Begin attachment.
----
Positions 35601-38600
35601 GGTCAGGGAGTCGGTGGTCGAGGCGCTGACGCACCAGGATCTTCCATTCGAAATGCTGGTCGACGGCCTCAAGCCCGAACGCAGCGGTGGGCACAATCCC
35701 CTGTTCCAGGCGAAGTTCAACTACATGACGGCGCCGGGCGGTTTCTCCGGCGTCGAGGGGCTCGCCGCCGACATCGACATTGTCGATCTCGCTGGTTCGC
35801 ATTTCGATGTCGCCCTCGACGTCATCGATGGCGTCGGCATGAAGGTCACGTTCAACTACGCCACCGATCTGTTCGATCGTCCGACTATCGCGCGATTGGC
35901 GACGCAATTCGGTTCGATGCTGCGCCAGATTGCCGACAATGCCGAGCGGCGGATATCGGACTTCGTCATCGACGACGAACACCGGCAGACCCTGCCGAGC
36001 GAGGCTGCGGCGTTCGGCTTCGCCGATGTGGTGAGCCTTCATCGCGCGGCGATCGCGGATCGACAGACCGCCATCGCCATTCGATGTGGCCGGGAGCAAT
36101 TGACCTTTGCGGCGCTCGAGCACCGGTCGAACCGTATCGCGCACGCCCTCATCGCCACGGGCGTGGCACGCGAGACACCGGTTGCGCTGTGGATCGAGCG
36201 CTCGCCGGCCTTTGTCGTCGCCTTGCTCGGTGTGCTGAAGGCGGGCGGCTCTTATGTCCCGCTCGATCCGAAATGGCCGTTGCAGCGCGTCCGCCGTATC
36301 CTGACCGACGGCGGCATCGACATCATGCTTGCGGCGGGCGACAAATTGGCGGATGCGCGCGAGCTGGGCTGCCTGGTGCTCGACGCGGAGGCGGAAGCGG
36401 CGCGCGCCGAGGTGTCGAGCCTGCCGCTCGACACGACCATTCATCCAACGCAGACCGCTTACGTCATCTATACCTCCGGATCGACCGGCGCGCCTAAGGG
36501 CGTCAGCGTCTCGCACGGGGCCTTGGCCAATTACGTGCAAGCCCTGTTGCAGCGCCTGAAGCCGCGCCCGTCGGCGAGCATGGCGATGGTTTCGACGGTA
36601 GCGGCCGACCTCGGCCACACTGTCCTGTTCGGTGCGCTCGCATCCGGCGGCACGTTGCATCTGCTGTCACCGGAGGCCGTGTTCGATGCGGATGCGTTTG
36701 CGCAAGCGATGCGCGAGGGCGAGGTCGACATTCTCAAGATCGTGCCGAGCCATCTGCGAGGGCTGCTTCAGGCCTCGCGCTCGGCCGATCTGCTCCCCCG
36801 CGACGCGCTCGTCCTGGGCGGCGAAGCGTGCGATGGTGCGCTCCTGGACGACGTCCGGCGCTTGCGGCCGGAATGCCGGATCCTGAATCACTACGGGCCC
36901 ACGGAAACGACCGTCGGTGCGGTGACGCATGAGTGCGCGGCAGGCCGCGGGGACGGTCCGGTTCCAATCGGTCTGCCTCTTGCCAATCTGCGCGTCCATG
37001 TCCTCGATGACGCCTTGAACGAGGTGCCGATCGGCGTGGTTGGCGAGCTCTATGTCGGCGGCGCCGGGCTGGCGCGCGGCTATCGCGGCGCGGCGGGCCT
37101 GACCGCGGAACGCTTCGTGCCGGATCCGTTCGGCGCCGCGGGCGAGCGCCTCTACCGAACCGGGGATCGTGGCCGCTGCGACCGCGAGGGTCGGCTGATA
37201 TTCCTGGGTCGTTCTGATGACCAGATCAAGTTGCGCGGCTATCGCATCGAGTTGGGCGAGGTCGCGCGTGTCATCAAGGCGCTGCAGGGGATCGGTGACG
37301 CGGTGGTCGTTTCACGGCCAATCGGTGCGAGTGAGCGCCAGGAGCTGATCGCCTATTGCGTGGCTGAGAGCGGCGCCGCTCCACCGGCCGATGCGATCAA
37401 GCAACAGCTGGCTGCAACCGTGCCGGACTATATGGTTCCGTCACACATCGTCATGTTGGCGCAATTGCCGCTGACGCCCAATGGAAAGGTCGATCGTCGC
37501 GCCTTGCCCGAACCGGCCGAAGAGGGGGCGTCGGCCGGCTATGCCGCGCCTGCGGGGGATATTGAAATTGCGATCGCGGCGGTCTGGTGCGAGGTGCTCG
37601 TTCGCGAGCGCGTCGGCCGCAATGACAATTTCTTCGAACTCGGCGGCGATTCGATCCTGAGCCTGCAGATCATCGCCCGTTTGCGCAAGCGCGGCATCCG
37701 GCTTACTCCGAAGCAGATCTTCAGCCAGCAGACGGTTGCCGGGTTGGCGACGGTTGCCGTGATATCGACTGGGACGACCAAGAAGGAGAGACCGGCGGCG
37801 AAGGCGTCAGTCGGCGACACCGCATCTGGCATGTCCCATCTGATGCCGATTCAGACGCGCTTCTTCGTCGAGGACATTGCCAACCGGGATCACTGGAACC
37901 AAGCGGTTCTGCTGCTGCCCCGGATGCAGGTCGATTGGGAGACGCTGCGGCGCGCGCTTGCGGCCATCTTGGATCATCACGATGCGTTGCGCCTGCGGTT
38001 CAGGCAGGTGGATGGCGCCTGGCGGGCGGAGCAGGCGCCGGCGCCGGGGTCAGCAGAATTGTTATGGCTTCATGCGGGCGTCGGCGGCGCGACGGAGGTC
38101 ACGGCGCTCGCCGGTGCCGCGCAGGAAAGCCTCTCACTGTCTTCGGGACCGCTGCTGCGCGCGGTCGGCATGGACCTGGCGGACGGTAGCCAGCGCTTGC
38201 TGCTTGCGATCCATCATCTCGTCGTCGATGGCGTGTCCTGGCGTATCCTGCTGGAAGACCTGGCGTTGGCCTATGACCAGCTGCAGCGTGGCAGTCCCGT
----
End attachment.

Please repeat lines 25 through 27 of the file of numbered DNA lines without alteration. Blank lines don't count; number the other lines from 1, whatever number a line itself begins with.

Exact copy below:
37901 AAGCGGTTCTGCTGCTGCCCCGGATGCAGGTCGATTGGGAGACGCTGCGGCGCGCGCTTGCGGCCATCTTGGATCATCACGATGCGTTGCGCCTGCGGTT
38001 CAGGCAGGTGGATGGCGCCTGGCGGGCGGAGCAGGCGCCGGCGCCGGGGTCAGCAGAATTGTTATGGCTTCATGCGGGCGTCGGCGGCGCGACGGAGGTC
38101 ACGGCGCTCGCCGGTGCCGCGCAGGAAAGCCTCTCACTGTCTTCGGGACCGCTGCTGCGCGCGGTCGGCATGGACCTGGCGGACGGTAGCCAGCGCTTGC